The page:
Interior:—On the Ground Floor, the dining room and drawing room have 16th-century moulded beams in the ceilings. The kitchen, in the E. wing, has a large open fireplace, partly blocked; at the N. end the pantry, probably part of the original kitchen, has a large open fireplace, with an oak lintel; the ceiling is higher than that of the present kitchen. In the modern addition, S.W. of the hall, is a 17th-century staircase, of oak, with a moulded handrail, turned balusters and square newels, which have moulded caps. On the First Floor of the main block the ceilings are carried up into the roof, and the floor of the attic has been removed, apparently a modern alteration. In the Attic, at the N. end of the E. wing, is the 'Blind Room', now approached only through a trap door above the modern staircase, N.W. of the kitchen, but retaining the well-hole and one newel of a former staircase; the room was closed possibly on account of various alterations in the house, and now opens only into the roof space.
The Dove-cot, in a field E. of the house, is probably of late 15th or early 16th-century date; the walls have closely set vertical timber-framing with brick filling, which has taken the place of the original plaster filling. The pyramidal roof is tiled, and has a dilapidated skylight in the middle. Inside the building the walls are lined with old oak cots for the doves.
Condition—Of house, good; the walls of the dove-cot are out of the perpendicular and it is almost in ruins.
The Stewkley road, with Moor End, E. side:—
(3). The Rectory, 120 yards S. of the church, is almost entirely modern, but contains, in the N.E. wing, some traces of a late 16th or early 17th-century building. The walls of the wing are of late 17th or early 18th-century brick. In a room on the ground floor is some late 16th or early 17th-century panelling, and in the room above it is a chamfered tie-beam, apparently part of an arched truss of the same date as the panelling; it is cambered and shows the mortices of the former struts.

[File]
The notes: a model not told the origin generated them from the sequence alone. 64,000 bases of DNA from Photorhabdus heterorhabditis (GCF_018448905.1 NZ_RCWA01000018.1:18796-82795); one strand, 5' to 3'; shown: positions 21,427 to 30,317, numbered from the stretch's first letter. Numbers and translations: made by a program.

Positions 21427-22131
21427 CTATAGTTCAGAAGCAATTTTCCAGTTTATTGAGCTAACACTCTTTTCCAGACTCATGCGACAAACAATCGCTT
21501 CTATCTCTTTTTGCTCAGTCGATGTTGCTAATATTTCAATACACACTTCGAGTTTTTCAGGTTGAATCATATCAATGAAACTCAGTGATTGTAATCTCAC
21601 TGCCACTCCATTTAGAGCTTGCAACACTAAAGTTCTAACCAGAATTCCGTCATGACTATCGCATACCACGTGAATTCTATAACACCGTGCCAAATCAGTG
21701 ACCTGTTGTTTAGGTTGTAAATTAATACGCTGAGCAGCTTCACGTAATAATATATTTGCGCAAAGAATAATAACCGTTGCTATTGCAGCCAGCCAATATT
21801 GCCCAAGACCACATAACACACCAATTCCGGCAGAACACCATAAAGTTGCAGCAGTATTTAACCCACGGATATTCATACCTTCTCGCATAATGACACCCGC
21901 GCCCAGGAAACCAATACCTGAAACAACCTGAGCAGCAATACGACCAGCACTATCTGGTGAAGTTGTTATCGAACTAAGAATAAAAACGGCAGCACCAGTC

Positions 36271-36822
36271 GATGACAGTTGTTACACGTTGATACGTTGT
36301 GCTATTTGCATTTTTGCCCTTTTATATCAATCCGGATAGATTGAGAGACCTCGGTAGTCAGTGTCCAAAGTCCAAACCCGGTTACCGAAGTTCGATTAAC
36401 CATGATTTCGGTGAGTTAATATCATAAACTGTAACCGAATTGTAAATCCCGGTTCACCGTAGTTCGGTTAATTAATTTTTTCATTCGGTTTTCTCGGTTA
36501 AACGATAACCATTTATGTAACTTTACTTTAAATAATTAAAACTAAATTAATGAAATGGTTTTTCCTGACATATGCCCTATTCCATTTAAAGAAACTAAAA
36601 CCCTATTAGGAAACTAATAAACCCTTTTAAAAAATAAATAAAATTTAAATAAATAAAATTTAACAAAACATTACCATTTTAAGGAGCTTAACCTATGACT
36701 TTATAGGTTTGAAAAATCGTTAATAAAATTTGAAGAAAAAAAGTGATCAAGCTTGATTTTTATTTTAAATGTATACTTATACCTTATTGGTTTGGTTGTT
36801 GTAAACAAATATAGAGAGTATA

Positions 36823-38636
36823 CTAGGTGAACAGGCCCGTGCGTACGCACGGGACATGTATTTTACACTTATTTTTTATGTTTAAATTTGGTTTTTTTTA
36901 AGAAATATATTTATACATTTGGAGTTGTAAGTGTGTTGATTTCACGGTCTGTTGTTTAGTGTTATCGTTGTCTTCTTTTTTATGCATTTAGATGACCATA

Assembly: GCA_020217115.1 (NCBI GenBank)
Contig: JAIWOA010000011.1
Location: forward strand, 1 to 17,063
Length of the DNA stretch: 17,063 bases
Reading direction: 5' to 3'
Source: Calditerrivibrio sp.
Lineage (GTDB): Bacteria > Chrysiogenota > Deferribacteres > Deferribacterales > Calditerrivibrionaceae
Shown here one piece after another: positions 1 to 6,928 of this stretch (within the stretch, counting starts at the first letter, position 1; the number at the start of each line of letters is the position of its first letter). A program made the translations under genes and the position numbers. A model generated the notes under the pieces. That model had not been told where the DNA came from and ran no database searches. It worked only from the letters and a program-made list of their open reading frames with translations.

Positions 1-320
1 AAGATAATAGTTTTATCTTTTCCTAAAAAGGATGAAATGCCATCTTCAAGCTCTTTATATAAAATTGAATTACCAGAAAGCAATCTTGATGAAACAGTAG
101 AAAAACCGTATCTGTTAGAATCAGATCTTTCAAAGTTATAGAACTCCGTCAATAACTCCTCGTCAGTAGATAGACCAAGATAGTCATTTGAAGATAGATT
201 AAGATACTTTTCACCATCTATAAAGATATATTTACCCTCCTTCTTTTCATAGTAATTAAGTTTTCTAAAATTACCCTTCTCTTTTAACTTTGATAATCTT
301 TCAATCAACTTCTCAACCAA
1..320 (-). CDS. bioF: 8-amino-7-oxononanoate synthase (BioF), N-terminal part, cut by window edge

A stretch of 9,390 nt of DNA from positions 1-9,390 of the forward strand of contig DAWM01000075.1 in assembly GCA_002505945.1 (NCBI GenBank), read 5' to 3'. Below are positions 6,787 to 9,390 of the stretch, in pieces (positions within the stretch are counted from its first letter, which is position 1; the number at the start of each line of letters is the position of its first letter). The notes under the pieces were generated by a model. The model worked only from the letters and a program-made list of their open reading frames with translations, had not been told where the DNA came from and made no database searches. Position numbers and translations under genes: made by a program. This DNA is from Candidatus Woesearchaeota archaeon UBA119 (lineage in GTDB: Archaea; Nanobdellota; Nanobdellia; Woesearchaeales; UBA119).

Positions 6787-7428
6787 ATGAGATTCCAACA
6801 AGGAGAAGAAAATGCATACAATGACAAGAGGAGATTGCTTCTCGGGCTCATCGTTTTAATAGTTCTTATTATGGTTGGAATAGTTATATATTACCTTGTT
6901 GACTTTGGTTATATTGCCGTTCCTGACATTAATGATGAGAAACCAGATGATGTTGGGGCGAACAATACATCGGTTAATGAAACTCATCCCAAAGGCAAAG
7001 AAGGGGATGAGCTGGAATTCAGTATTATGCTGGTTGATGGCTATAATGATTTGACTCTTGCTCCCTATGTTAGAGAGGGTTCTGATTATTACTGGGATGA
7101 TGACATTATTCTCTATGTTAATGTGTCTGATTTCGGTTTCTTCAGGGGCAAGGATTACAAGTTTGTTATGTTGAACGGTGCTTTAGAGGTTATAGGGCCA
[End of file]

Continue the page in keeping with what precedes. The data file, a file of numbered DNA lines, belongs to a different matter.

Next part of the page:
(4). Farmhouse, N.E. of the Rectory, is of two storeys, built probably late in the 16th or early in the 17th century, timber-framed and covered with modern rough-cast. The roof is thatched. The plan is rectangular, with a modern addition at the S. end. The chimney stack in the N.E. half of the house is of thin bricks. Interior:— On the ground floor one room has, in the ceiling, a moulded 15th-century beam, brought probably from the priory (see Manor House); on the bracket or corbel supporting the beam was found recently a small medallion of Limoges enamel, probably of the 13th century; it is enamelled on brass, with the half-figure of Christ or a saint; round the figure are small circles and lozenges of various colours. The ceiling-beams in the other rooms are chamfered, and there is one large open fireplace.
In the grounds are many pieces of tracery, of stone, brought from the church when it was restored. Built into the walls of the garden, etc., are other stones, some being apparently small 13th-century wall-shafts and moulded bases; they were all brought from neighbouring cottages, destroyed by fire at different times, and were probably originally from the priory.